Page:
Making the divine tangible

Francesca Morales Cook to appear at Taos Art Museum

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Fifteen years ago Francesca Morales Cook fortuitously stopped at The Taos Art Museum gift shop, and the manager at the time ​complimented​ her about a piece of her work​ that​ she was wearing​.

Later, he asked​ if the gift shop could carry her line. A relationship began with this eclectic artist that now spans over a decade. It culminates with a​ solo​ show​ and demonstration​ Saturday (July 28), from noon t​o​ 4 p.m., where she ​will be featured at the "Meet the Artist" ​series​ hosted by the Taos Art Museum, 227 Paseo del Pueblo Norte.

Cook will exhibit her wearable art jewelry, share her story, conduct demonstrations ​and invite visitors to take part and ask questions. Hot coffee, cold lemonade and treats will be served.

Tempo emailed and spoke with the artist. Here are the highlights of our conversations:

Tempo: What mediums do you work with?

Francesca Morales Cook: All metals, sterling, gold, 99 percent fine silver, brass, copper - all kinds of gemstones, everything from aquamarine to zircon, and clay, found objects. For instance, most people look at a door hinge or a vintage button and see a hinge or a button. I see magnificence waiting to come to fruition.

Tempo: What themes seem to reoccur in your work?

Cook: Energy.

Tempo: Where do you find inspiration?

Cook: Emotion inspires me, feelings of tranquility, peace, sorrow, joy, confusion - not feelings within myself, but the feelings are within everyone. Feelings are universal energy. They are the blanket that covers each of us. Energy can be expressed in metal and color with hammering and fire. Spirit, emotion, connectivity and healing, these inspire me. These are the essence of my art.

Tempo: Do you intend your work to challenge the viewer?

Cook: Whether or not intentional, I find the juxtaposition of different materials, for instance, clay with crystals, fine silver with leather always seems to spark conversation about my pieces.

Tempo: Do you think the intellectualizing of visual art by the artist or viewer lessens its power and emotional impact?

Cook: I cannot say what intellectualizing art does or doesn't do for anyone else, but I feel if you force something or overthink it, it loses its connection with what comes naturally.

Tempo: Is there something you are working on, or are excited about starting you can tell us about?

Cook: My work is evolving … Besides my creating wearable art, I also teach several different classes in various venues, ranging from colleges to women's groups. However, as far as what's next? Alongside my jewelry journey, I was in social work for 25 years. Walking that parallel path, heaven led me to develop and guide the curricula for a series of women's retreats.

Tempo: What three things bring you joy?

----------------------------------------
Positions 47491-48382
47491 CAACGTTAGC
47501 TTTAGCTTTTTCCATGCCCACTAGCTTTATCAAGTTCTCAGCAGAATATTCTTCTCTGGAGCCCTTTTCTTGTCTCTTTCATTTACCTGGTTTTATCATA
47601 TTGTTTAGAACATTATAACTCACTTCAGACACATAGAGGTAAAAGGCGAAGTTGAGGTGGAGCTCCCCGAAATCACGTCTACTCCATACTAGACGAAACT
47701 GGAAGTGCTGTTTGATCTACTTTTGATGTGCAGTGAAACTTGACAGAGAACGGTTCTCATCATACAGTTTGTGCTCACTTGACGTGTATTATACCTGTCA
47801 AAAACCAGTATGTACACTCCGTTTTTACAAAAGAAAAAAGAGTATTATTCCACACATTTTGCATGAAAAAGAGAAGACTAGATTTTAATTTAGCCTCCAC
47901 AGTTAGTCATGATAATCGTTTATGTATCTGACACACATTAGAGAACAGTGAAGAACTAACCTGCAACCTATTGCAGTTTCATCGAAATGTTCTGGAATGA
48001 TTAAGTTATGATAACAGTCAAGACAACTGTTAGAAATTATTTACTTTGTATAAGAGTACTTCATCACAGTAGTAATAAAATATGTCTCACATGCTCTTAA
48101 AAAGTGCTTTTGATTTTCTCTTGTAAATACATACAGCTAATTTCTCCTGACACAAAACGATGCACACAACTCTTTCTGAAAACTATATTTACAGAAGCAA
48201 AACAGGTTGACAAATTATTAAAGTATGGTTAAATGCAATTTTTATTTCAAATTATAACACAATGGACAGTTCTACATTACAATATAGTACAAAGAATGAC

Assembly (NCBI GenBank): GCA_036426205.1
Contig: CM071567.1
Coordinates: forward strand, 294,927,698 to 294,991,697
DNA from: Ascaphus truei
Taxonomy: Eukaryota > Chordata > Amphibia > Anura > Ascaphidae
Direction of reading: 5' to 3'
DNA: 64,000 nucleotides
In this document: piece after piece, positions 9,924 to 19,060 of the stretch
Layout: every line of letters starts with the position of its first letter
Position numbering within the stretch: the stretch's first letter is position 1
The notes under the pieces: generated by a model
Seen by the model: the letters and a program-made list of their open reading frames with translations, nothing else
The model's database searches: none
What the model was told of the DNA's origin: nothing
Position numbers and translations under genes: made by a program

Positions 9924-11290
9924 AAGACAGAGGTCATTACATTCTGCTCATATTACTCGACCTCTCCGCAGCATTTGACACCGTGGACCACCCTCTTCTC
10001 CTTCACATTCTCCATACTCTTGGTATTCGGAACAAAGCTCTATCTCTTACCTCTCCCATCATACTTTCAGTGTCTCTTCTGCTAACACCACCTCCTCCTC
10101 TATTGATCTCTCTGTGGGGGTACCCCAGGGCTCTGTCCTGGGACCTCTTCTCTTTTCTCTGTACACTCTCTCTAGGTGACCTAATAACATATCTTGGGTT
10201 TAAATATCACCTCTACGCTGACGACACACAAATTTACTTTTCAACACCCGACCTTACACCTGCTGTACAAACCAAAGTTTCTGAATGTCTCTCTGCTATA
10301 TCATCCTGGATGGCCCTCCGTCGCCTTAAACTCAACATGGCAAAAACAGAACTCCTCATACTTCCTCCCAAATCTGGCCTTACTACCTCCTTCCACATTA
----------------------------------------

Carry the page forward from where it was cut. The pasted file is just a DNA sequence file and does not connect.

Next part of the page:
Cook: Prayer, family, creativity.

Tempo: Do you see your work as autobiographical at all?

Cook: Yes, several of my jewelry collections tell parts of my story. For instance, my "tide pool," "coral reef" and "energy" lines all reflect different times of my life, but they reflect different times in everyone's lives. The "tide pool" line symbolizes that we are never alone. Even if we feel washed ashore, we are still strong and shimmering, like the stones in the tide pool. But just as the tide pools are always part of the ocean, we are always connected with the divine.

Tempo: What does having a physical space to make art in mean for your process?

Cook: My studio is my sacred space. It is the place where I intuitively, meditatively, "let go" and journey into another realm, trusting the creator, to guide me. It is at that point, I feel, that true art comes alive … That is why the name of my business is "Out of My Hands," because although it is through my hands, it is divinely out of my hands.

Tempo: When people ask you what you "do," how do you answer?

Cook: I create wearable art, visionary art, adornments that aspire to transcend the physical world and embrace our spiritual essence.

Tempo: What do you want your work to do?

Cook: I want my work to speak. I've been told that many of my pieces say everything that cannot be put into words. My clients tell me that they don't just wear my pieces, they feel the energy from them, how the designs are so gentle yet powerful.

Tempo: What can people anticipate at your show?

Cook: While at the meet-and-greet, I plan to share a bit about my story, from community advocate to artist, and how the two are almost one-in-the-same. I will also set up a display of my work that shows the wide array of techniques I incorporate into my wearable art. All the pieces on display will be available to purchase during this one-day, special event. I also plan on doing a demonstration. Part of the demonstration will invite the visitors to take part in some kind of technique, perhaps using a microtorch, hammer, disc-cutter, wherever spirit takes us.

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